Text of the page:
The Indian Council of Medical Research (ICMR) wants a greater push on clinical trials of existing medicines used to treat tuberculosis, malaria and cancer among other prevalent diseases in the country to stem a noticeable decline in overall clinical work in those areas in the past three years.
India has seen a drop in clinical trials since 2012 following a public interest case that went to India's Supreme Court that raised questions on informed consent and related ethical guidelines for compensation in the event of injury or death.
The Tribune newspaper however said that ICMR has written to the Drug Controller General of India (DGCI) to seek rule changes that allow quicker trials for existing medicines in key disease focus areas.
In particular, ICMR said approval from the drug regulator should only be needed for work that leads to the registration of a new product, and not for trials that involve academic research for dosage or related changes.
"The ICMR is working with the DGCI and the Ministry of Health to clarify some rules and regulations on clinical trials issued after 2012," Soumya Swaminathan, ICMR Director General and Secretary, Health Research, told the Tribune.
"The idea is to clarify these rules without diluting standards or compromising the safety of subjects who enroll for the trials. So, we are saying that the DGCI needs to approve only those trials which will lead to the creation of a new medicine, product and research on existing treatments to improve their efficacy would be left out of the regulatory net."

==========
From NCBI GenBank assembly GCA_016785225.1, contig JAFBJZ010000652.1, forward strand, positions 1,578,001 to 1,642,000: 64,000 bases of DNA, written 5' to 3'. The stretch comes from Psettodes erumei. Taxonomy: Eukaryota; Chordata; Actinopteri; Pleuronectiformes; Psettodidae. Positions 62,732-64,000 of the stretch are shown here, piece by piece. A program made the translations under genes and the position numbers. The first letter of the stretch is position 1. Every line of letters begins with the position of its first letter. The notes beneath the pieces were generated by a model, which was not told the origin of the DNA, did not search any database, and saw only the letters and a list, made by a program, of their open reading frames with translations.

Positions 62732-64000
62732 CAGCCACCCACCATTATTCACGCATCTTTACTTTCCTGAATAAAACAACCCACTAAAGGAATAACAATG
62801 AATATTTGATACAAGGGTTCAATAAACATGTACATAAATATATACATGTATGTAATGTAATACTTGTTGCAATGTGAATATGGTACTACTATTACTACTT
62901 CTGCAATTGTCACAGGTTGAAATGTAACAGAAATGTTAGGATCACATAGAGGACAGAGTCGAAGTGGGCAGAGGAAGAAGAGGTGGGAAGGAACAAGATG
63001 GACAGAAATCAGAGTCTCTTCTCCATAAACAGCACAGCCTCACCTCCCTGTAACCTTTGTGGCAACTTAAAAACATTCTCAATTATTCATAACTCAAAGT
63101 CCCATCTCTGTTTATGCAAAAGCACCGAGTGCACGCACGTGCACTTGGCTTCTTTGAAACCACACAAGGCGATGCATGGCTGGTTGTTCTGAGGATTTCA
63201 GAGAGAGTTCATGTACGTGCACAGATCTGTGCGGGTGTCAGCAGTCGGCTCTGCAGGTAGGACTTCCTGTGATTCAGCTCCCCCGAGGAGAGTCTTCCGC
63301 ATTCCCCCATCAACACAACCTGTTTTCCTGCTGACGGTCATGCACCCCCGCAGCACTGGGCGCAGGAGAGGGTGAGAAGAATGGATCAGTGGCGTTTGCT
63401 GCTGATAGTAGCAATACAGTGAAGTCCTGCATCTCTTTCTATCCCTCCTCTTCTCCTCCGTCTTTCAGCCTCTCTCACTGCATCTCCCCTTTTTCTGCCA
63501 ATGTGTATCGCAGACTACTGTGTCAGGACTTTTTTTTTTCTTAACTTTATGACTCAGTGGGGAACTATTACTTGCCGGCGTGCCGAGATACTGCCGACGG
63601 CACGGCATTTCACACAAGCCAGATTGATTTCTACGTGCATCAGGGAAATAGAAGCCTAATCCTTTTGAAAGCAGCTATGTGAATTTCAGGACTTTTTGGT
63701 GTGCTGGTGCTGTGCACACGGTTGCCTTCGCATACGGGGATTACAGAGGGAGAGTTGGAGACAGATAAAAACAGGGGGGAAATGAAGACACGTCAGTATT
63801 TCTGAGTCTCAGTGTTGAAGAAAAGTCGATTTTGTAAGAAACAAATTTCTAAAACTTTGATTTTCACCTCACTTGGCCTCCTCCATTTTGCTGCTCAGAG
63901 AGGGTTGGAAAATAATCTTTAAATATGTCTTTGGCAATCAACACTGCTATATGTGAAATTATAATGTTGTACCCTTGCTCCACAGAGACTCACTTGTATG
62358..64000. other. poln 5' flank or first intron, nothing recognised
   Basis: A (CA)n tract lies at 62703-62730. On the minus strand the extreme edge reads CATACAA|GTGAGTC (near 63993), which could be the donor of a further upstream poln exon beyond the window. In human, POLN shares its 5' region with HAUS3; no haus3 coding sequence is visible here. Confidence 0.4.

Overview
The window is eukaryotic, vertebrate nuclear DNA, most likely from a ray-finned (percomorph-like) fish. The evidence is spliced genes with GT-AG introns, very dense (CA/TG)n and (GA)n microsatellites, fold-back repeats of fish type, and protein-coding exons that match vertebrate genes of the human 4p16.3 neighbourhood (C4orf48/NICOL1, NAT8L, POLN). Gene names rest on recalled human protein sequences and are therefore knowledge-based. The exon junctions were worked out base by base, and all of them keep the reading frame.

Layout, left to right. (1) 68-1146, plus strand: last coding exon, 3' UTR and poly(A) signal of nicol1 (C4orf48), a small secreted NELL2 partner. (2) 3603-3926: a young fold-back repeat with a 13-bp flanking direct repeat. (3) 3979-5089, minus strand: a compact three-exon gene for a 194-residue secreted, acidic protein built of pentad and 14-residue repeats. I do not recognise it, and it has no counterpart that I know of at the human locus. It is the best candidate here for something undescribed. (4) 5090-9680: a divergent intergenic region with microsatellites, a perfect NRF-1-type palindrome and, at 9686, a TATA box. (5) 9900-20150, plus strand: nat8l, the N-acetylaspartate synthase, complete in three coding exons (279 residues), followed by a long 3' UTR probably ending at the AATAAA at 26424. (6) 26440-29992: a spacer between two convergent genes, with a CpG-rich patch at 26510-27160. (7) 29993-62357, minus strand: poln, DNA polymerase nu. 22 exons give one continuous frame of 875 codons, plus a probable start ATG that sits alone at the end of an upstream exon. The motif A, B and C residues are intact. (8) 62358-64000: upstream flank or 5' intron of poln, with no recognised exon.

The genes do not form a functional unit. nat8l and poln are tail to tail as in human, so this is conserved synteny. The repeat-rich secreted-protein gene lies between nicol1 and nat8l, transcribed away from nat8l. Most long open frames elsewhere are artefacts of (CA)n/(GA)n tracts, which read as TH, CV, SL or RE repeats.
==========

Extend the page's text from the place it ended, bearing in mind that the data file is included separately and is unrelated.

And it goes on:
ICMR and advisory boards work with the government to set standards for ethics committees on clinical trials, following good clinical practices (GCP) guidelines, but many in the industry say that the 2012 push for DGCI approvals in areas such as dosage changes overburdens the regulator and leads to slower work in areas of urgent medical need.
"India continues to bear a huge burden of TB and malaria and we need to work on simplified and effective treatment regimens for these," Swaminathan told the Tribune.
"Similarly, we need to boost clinical research for Kala azar (leishmaniosis), cancer, hypertension and other basic conditions. After the new clinical trial guidelines came into force in 2012, we witnessed a significant decline in the number of academic research trials for existing diseases. We want to arrest this worrisome trend."
The Tribune said India currently has 6,520 clinical trials in progress.
In a separate report released this month, the Indian Society for Clinical Research (ISCR), an industry body which includes multinationals and CROs, said it has advocated a central online filing system in India--akin to clinicaltrials.gov in the United States--and a process of pre-submission meetings with the Drug Controller General of India.
In the case of new drug development, ISCR has also used a more robust system of informed consent that includes video and audio recordings of potential patients, particularly those that are considered "vulnerable" because of language or other barriers.
- here's the story from the Tribune